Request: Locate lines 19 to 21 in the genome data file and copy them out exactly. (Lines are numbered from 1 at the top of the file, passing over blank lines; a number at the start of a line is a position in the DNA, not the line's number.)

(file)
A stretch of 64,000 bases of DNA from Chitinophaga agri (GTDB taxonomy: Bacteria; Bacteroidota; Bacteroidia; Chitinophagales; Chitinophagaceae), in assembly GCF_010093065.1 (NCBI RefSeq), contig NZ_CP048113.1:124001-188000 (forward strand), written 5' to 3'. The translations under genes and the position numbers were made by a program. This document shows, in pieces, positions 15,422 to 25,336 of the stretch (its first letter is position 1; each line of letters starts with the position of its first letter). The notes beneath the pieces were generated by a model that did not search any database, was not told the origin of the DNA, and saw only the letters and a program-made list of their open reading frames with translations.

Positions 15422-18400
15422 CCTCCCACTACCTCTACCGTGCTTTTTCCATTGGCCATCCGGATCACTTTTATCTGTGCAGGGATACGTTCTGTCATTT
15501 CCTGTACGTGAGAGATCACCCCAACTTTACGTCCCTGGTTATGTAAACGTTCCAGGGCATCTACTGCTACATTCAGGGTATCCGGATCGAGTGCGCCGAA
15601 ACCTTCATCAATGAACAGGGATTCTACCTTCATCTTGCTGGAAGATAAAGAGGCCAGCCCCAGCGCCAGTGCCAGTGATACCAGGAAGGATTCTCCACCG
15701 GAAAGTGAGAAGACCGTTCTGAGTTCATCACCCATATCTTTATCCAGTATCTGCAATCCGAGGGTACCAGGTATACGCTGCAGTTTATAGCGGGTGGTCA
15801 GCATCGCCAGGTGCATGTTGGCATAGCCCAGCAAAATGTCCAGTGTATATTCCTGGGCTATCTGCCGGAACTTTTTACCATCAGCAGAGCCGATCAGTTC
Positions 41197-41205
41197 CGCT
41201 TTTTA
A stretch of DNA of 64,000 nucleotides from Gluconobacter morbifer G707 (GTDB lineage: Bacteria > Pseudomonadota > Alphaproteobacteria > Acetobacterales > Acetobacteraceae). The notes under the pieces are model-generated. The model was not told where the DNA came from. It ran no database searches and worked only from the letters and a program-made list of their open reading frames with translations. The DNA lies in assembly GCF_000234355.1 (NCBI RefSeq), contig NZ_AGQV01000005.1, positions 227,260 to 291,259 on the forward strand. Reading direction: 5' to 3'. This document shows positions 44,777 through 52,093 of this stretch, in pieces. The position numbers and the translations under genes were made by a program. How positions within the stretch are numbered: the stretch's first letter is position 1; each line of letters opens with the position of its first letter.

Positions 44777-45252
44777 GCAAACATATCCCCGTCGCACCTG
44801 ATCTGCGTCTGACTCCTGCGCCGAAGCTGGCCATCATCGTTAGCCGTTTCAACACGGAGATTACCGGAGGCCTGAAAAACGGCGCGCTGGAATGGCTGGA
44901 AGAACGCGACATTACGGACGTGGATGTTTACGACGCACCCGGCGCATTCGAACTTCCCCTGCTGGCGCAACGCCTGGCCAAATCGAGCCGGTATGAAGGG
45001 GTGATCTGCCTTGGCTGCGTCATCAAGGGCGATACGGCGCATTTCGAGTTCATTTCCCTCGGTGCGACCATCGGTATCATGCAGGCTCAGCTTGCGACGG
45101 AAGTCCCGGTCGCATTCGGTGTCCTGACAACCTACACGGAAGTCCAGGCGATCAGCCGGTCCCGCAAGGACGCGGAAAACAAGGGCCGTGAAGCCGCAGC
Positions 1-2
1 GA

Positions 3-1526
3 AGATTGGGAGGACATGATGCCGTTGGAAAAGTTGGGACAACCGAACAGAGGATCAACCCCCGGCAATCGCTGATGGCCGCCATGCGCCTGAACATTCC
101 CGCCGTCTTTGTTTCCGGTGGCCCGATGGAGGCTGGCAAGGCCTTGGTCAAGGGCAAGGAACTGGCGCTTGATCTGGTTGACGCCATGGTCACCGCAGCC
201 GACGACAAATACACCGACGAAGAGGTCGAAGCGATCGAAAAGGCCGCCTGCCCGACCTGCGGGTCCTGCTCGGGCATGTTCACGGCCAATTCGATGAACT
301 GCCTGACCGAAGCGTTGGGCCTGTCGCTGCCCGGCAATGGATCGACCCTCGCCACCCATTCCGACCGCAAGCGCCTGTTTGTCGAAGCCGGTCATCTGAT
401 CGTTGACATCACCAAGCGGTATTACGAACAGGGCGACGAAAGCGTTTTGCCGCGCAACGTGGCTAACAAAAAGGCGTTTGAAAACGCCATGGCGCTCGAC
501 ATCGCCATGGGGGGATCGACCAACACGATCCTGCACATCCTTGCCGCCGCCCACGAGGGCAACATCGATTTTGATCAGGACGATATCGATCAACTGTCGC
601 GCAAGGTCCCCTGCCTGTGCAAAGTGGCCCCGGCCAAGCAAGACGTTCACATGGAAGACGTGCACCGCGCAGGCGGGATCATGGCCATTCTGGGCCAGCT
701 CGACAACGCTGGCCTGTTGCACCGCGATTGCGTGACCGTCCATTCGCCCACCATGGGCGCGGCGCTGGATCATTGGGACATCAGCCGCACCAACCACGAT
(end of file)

1 GA

Positions 3-1526
3 AGATTGGGAGGACATGATGCCGTTGGAAAAGTTGGGACAACCGAACAGAGGATCAACCCCCGGCAATCGCTGATGGCCGCCATGCGCCTGAACATTCC